At Incredible farm we have been thinking about flooding for some time and viewing valley bottom engineering solutions with some skeptism.

Its not polite to say, told you so! But…….

It’s the land, always has been, and to us the silver lining of the recent horrible events has been the attention and interest land management is now getting from the community.

Many people are saying, the moorlands need “De Draining” and tree planting, Absolutely true, and the mill dams reviving as flood water storage, and the work Treesponsibility and Scource are doing needs to be supported and boosted. But theres a further factor.

The farmland.

Several years ago we had the experience of digging into a pasture on the tops after a dry summer was followed by a month of heavy rain. We noticed the water penetration was very shallow. Farming methods have lead to compressed soil and a situation where water runs off because it cannot penetrate.

Our farm is in the valley bottom surrounded by steep slopes. We have long wanted to experiment on the slopes with farming methods that would enhance the water soak and catchment as well as produce much more food than current farming methods.

There are several models for this:

A chap called Sepp Holtzer in the southern Austrian Alps terraced his high farm and grows on strips of land one small tractor wide that slow down water flows and nutrient loss and create micro climates where crops thrive in a bleak climate. He created a network of ponds and lakes down his mountain side that grow fish without added food and store water.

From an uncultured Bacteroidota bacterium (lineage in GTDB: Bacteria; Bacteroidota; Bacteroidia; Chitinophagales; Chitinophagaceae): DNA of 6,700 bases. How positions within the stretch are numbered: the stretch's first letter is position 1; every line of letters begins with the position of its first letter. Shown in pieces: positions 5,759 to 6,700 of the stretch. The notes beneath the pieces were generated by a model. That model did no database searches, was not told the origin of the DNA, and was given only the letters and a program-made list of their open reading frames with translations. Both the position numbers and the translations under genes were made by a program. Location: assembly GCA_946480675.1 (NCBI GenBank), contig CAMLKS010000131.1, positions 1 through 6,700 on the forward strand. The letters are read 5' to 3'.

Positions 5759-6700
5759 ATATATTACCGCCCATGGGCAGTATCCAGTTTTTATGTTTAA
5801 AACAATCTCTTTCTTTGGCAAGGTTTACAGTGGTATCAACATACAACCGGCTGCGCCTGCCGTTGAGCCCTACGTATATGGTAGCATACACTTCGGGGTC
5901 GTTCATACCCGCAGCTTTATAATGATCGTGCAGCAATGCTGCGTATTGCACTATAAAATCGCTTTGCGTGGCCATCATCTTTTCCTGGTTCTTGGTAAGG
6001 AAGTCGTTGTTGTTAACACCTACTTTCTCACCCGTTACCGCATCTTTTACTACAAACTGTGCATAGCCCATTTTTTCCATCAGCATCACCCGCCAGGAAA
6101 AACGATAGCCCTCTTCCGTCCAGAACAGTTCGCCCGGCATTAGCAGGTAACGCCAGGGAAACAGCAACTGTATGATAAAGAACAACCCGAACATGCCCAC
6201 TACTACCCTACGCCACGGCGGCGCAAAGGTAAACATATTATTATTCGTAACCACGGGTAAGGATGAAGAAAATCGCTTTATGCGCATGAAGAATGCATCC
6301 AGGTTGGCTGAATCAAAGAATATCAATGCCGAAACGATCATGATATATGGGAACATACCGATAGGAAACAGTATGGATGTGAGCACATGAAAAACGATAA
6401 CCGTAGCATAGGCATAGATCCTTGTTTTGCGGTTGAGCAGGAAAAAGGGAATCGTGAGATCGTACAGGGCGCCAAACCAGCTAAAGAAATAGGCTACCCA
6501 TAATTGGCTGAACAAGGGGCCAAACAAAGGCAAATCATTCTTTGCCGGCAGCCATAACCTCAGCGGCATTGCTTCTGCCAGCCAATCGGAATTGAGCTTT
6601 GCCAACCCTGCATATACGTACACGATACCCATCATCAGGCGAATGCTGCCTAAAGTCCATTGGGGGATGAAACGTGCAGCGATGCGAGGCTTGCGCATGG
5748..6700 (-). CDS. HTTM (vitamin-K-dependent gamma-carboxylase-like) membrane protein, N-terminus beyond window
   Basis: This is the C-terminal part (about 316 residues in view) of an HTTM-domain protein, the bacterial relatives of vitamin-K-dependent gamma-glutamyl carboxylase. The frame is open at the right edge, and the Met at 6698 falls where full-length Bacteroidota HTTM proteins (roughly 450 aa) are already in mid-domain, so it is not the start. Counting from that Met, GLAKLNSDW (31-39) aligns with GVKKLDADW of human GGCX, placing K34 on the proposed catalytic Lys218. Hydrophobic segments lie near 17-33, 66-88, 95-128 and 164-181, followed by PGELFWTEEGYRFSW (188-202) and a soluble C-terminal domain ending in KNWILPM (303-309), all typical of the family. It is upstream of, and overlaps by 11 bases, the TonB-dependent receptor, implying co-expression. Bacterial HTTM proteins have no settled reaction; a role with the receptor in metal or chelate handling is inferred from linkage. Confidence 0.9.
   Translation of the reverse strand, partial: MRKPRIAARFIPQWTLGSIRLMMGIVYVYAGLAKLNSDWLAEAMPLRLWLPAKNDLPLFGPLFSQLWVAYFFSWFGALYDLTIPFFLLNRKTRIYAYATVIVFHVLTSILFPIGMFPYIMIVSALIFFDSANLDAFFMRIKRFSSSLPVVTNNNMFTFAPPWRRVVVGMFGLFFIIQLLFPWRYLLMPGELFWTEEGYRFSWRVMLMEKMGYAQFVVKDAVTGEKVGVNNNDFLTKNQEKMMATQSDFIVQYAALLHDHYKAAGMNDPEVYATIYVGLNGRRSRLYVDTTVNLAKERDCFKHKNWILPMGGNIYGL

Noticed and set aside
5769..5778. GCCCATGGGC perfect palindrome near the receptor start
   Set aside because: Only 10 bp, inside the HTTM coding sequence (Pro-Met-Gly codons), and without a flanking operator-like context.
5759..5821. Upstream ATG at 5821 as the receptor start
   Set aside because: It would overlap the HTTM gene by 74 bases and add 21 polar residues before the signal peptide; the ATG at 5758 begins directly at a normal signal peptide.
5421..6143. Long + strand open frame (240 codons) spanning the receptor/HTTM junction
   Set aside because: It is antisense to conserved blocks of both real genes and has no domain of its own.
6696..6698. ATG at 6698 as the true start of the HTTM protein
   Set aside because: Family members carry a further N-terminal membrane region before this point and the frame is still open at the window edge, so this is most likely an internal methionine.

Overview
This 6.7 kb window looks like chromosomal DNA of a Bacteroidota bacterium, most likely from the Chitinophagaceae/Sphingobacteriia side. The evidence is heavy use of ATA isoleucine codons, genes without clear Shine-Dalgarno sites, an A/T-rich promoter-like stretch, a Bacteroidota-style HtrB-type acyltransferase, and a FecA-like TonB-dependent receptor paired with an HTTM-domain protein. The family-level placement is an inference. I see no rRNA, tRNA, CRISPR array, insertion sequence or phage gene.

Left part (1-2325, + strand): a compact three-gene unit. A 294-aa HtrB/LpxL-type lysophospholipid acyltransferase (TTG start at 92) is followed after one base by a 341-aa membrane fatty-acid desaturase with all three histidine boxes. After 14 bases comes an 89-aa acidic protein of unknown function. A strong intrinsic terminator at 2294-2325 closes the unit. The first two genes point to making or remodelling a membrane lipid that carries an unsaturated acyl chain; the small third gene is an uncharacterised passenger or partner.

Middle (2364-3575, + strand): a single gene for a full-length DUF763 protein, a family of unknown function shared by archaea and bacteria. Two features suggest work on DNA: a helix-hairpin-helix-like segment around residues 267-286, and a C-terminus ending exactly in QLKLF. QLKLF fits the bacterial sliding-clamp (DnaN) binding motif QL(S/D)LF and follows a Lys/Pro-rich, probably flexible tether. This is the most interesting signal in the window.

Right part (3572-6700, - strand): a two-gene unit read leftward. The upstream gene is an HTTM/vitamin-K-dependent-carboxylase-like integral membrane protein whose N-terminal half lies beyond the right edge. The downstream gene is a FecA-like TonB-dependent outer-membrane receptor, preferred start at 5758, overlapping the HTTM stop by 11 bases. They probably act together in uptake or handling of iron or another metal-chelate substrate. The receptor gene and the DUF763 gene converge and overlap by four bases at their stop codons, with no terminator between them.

Another model s farming between lanes of trees along the contours. The trees open up the soil that absorbs water and the trees provide shelter and fix nutrients.

We have a possible opportunity to do these things and more, on the land next to Incredible Farm. It is for sale, it has a steep south westerly facing aspect and two streams, 32 acres.

University of Agro Ecology

We will be able to engage in serious research into the effect of these methods on the land, food growing and local culture as part of a new University of Agro Ecology launched in Oxford last week.

As well as an experimental base and a showcase to the community of sustainable and flood reducing farming we need to do it to demonstrate to our farmers that other ways can work.

It needs substantial funding and a much greater level of community involvement than we have at present.

Can we do this?

Probably we have no choice.

Are you in or are you out?